Traditional assays used in human health risk assessment (HHRA) generally involve chronic and subchronic rodent exposures with concomitant analyses of tumour induction (e.g., two-year rodent cancer bioassay), in addition to various non-cancer endpoints, the most sensitive of which is used for regulatory decision-making (Meek et al., 1994). These approaches form the foundation of the chemical regulatory system and have been invaluable for HHRA. However, some of these assays, such as those based on chronic animal exposures at the maximum tolerated dose, are time and resource intensive, thus limiting broad application (Suter et al., 2004). Recent discussions have identified gene expression profiling as a potentially rapid and cost-effective approach for identifying and assessing prospective hazard, characterizing chemical

0300-483X/$ - see front matter. Crown Copyright © 2012 Published by Elsevier Ireland Ltd. All rights reserved. http://dx.doi.org/10.1016Zj.tox.2012.10.014

(or particle) mode of action, and assessing human relevance in support of HHRA (National Academy of Sciences, 2007). In order for gene expression data to become accepted for routine use in HHRA, it is necessary to demonstrate that mRNA/protein expression profiles can effectively predict the modes of action and biological outcomes of exposure at relevant doses, and to confirm that these data can be used to strengthen the foundation for HHRA and regulatory decisions. In this regard, it has been hypothesized that gene expression profiling will be extremely useful in identifying effects at low doses, and moreover, useful for distinguishing between doses that elicit an adaptive response vs. those that yield adverse effects (Boverhof and Zacharewski, 2006). To date, the application of gene expression profiling in regulatory toxicology has largely focused on qualitative identification of chemical modes of action and transcription biomarkers that can predict specific toxicities. However, the utility of gene expression profiling in quantitative determination of threshold values (e.g., benchmark doses) has not yet been rigorously explored (Thomas et al., 2012).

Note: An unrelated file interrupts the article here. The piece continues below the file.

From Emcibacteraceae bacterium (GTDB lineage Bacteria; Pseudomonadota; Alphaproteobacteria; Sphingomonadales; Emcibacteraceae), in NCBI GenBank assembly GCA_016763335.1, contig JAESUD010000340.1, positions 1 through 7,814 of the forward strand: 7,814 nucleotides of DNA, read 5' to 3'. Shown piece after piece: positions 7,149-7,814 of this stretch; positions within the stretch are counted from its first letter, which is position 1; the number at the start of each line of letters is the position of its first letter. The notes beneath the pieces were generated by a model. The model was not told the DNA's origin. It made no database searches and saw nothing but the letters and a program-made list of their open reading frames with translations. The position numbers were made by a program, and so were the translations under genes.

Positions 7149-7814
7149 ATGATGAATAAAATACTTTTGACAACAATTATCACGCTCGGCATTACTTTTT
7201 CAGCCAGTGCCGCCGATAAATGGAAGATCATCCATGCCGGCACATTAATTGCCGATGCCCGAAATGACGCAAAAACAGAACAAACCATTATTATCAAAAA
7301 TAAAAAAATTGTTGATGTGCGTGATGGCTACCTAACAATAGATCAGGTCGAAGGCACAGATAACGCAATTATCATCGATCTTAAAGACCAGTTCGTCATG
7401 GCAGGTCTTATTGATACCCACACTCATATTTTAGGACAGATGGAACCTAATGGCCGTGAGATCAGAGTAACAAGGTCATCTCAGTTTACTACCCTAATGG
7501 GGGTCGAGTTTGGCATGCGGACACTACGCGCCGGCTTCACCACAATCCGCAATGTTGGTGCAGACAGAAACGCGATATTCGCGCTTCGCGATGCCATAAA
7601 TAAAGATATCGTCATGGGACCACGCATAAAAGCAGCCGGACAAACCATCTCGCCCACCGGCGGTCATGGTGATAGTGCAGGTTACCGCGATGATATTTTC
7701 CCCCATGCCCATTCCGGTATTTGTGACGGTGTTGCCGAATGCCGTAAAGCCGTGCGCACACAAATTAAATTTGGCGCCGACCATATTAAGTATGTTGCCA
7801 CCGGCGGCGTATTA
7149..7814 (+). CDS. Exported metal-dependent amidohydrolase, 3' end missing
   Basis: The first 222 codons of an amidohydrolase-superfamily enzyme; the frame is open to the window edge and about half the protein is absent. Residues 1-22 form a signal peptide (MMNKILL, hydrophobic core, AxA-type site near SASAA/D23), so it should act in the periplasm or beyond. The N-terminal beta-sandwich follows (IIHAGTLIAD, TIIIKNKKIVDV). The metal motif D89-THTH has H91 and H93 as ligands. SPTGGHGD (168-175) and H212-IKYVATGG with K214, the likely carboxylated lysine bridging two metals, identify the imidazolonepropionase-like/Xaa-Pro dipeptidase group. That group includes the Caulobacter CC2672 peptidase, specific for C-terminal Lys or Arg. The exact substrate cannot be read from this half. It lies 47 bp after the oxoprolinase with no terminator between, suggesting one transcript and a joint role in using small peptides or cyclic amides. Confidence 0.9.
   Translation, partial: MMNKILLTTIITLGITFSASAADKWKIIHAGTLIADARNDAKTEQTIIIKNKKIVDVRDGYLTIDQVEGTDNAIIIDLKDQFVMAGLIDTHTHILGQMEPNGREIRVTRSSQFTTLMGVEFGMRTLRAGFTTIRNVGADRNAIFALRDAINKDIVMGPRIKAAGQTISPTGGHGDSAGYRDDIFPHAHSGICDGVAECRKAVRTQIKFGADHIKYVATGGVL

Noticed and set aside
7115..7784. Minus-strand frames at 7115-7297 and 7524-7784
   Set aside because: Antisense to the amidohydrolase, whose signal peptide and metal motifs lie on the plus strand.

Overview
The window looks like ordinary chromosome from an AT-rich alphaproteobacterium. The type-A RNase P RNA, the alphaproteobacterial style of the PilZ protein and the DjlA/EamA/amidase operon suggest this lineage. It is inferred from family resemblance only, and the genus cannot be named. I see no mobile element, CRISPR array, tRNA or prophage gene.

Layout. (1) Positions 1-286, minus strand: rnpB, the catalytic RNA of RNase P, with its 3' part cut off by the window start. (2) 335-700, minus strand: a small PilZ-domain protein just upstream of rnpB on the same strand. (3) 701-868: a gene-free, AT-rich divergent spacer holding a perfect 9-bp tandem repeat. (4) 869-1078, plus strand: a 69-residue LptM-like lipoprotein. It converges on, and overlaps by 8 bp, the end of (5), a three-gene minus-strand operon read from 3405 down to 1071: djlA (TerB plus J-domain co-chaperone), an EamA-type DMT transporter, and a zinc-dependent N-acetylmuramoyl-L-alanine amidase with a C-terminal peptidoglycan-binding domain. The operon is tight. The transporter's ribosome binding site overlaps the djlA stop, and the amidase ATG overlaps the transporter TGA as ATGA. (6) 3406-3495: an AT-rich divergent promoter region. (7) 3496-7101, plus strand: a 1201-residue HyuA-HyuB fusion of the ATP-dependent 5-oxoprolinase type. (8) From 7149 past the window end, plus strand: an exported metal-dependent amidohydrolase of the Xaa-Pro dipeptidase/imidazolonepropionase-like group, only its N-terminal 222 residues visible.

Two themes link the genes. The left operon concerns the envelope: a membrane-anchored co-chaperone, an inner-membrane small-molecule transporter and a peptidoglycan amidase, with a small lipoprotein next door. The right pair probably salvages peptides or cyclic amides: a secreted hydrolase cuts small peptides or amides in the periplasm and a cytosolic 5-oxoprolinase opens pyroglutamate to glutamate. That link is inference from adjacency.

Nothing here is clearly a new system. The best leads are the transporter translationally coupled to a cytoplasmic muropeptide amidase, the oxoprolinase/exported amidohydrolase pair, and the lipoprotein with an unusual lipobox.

In the present study we investigate the utility of gene expression profiles derived from mice exposed to Printex 90 carbon black nanoparticles (CBNPs) by intratracheal installation to identify potential hazards, modes of action, and doses above which adverse effects may be expected for specific toxicological outcomes. In addition, we quantitatively compare benchmark doses for pathways to those of apical endpoints derived from the same experimental animals. We employ Printex 90 as a model NM due to the rich database of traditional toxicity information on which our findings can be anchored. Briefly, Printex 90 consists almost entirely of carbon, with very low levels of impurities in terms of polycyclic aromatic hydrocarbons and endotoxins (Bourdon et al., 2012b; Jacobsen et al., 2008; Saber et al., 2011) They generate reactive oxygen species (Jacobsen et al., 2008), induce DNA strand breaks in vitro and in vivo (Jacobsen et al., 2009; Saber et al., 2005) and mutations in vitro (Jacobsen et al., 2007) that are associated with oxidative stress (Jacobsen et al., 2011). The data in this study are from previously published experiments investigating Printex 90 CBNP exposure in C57BL/6 mice at various doses (i.e., vehicle, 18, 54 and 162 |ig) collected at several time-points (1, 3 and 28 days) following a single acute instillation (Bourdon et al., 2012a). We previously characterized widespread changes in gene expression involving acute phase response and inflammation, supported by concomitant influxes of pulmonary bronchoalveolar lavage cells (BAL) and increases in tissue-specific DNA strand breaks (Bourdon et al., 2012a,b). In addition to the examination of BMDs and BMDLs, we compare CBNP-modified gene expression profiles to various models of lung disease in mice and humans reported in the literature, in order to explore the utility of our data in predicting the potential risk of adverse health outcomes and the human relevance of expression changes. The work demonstrates one approach by which gene expression profiling may be integrated into HHRA to support or predict apical toxicological endpoints, dose-response, and relevance to human diseases.